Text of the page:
Jeff Bezos Brings Entrepreneurial Mindset To Washington Post Purchase
Amazon founder Jeff Bezos has purchased the Washington Post for $250 million, and that has a lot of people wondering what's next for the legacy media company.
Brad Stone, senior writer for Bloomberg Businessweek, has written a book about the mega-entrepreneur. It's called, "The Everything Store,” due out in October. He said the sale was a surprise for many, but in keeping with the way Bezos thinks.
Amazon has moved in various ways to cut out the old traditional gatekeepers, you know, with its Kindle publishing program that lets authors publish directly to readers, [and] its Amazon studios program where they’re creating studios. So going and rescuing an old-line newspaper company is surprising, but clearly Jeff Bezos thinks that management philosophy he has, with a long-term orientation and patience and willing to experiment, can help rescue even a company like the Washington Post.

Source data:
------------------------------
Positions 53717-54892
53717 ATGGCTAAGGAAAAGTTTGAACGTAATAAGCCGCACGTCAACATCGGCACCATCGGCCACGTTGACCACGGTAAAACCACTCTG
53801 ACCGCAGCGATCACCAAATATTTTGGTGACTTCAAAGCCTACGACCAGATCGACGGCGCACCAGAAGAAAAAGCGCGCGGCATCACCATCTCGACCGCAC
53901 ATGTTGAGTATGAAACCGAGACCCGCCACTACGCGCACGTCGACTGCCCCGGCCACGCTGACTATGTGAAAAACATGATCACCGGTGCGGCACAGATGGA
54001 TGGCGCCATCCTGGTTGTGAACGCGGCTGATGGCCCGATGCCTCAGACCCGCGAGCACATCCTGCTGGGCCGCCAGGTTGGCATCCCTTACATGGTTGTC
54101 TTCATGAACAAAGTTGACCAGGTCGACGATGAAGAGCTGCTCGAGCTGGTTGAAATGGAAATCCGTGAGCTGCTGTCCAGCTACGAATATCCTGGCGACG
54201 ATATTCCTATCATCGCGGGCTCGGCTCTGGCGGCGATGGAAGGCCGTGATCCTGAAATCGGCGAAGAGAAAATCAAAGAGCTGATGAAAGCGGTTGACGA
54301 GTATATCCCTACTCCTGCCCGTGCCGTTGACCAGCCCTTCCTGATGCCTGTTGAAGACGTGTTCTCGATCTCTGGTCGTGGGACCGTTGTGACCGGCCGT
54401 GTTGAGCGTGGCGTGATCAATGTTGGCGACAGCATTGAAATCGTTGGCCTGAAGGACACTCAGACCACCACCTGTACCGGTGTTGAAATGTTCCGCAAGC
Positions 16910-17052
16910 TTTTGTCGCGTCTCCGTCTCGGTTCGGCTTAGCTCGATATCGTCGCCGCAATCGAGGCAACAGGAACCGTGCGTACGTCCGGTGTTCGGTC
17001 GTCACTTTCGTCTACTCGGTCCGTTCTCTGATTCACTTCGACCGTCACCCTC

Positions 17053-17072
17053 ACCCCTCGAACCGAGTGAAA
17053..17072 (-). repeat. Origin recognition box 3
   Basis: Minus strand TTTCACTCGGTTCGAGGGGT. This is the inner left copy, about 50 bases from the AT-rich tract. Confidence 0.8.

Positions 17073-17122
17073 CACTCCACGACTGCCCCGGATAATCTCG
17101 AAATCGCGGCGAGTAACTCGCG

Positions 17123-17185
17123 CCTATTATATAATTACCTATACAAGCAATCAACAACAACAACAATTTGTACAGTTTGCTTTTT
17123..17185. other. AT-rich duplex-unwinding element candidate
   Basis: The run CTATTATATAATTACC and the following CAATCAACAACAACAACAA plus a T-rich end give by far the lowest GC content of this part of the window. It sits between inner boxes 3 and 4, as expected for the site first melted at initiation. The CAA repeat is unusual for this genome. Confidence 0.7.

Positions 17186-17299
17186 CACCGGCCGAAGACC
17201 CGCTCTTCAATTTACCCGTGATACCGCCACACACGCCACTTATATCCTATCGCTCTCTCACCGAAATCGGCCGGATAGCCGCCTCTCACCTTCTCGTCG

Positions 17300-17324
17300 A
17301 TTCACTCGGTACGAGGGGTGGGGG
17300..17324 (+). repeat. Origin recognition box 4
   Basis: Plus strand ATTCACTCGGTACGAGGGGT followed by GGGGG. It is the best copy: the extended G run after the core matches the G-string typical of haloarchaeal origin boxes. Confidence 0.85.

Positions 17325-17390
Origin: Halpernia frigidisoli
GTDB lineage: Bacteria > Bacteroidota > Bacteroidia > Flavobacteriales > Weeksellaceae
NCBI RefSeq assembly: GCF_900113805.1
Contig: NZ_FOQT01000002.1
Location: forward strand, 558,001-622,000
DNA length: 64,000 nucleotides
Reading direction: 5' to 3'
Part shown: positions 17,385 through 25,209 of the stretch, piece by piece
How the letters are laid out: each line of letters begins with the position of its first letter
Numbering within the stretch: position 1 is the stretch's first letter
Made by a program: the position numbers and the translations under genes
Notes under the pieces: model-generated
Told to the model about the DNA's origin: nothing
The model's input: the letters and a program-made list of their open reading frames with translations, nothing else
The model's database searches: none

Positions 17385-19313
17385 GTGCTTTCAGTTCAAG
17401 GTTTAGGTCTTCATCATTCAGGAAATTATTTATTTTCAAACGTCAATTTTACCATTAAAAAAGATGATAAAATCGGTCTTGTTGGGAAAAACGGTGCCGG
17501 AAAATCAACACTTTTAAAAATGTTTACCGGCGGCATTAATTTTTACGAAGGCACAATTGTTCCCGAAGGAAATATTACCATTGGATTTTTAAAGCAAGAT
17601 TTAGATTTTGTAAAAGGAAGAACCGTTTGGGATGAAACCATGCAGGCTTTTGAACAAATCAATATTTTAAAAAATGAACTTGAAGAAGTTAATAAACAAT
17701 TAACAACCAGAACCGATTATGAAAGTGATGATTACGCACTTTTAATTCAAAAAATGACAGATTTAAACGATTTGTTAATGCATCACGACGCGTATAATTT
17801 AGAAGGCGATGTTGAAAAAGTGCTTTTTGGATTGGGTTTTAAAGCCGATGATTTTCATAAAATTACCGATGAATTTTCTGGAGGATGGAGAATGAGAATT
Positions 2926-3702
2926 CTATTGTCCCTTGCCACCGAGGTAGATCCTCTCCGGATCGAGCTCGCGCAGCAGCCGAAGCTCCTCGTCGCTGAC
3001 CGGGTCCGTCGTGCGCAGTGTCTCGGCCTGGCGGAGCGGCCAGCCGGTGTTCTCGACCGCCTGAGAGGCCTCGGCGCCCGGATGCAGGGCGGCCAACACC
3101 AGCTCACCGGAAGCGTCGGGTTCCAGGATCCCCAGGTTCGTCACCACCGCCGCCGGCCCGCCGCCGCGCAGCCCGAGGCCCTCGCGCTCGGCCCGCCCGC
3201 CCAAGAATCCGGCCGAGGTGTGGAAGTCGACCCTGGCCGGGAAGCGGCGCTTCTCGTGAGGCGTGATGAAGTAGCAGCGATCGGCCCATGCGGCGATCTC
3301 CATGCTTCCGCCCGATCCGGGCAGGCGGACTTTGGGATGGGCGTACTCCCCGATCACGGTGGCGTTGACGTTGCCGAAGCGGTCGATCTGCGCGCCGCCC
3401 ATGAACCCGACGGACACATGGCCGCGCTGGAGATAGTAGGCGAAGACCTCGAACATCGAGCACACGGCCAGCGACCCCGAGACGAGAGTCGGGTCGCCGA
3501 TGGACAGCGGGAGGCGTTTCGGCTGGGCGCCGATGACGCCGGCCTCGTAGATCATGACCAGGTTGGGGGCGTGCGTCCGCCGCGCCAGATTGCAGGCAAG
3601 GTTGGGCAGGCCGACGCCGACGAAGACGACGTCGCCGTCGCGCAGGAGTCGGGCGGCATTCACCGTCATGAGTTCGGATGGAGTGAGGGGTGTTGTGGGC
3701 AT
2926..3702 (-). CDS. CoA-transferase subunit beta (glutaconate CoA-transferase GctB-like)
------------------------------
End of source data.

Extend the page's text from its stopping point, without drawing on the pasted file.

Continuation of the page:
Bezos and the Washington Post made it clear, however, that the sale was to Bezos personally, not to Amazon.
Well we’ll see. Clearly they’re separate. It’s tempting to look at the Post and its assets as some sort of advantage for the Kindle ecosystem, but I think we have to take them at their word. He’s providing the capital. The Washington Post management is staying in place. Look, Jeff invests in teams he thinks are passionate. He was an early investment in Google because he loved Larry Page and Sergey Brin and their stubbornness, and their willingness to invest in technology. I think that’s what’s happening here. He’s known Don Graham for many years and thinks that they can revive this franchise if given some capital and some runway to try new things.
The hope is that will lead to a healthier Washington Post in the future.
If you look at the old news brands that are thriving, they tend to be the ones that have patient backers and willingness to experiment, which is hard, because if your business is based on newspaper subscription and print ads, then you’ve got to cater to that. But now with the Bezos' largesse and perhaps some relief from their pension obligations, I think this is going to be a newspaper that’s freer to try new things in a little bit of the same way we’ve seen organizations like Bloomberg and the New York Times try new things. So it should be good for a storied media franchise.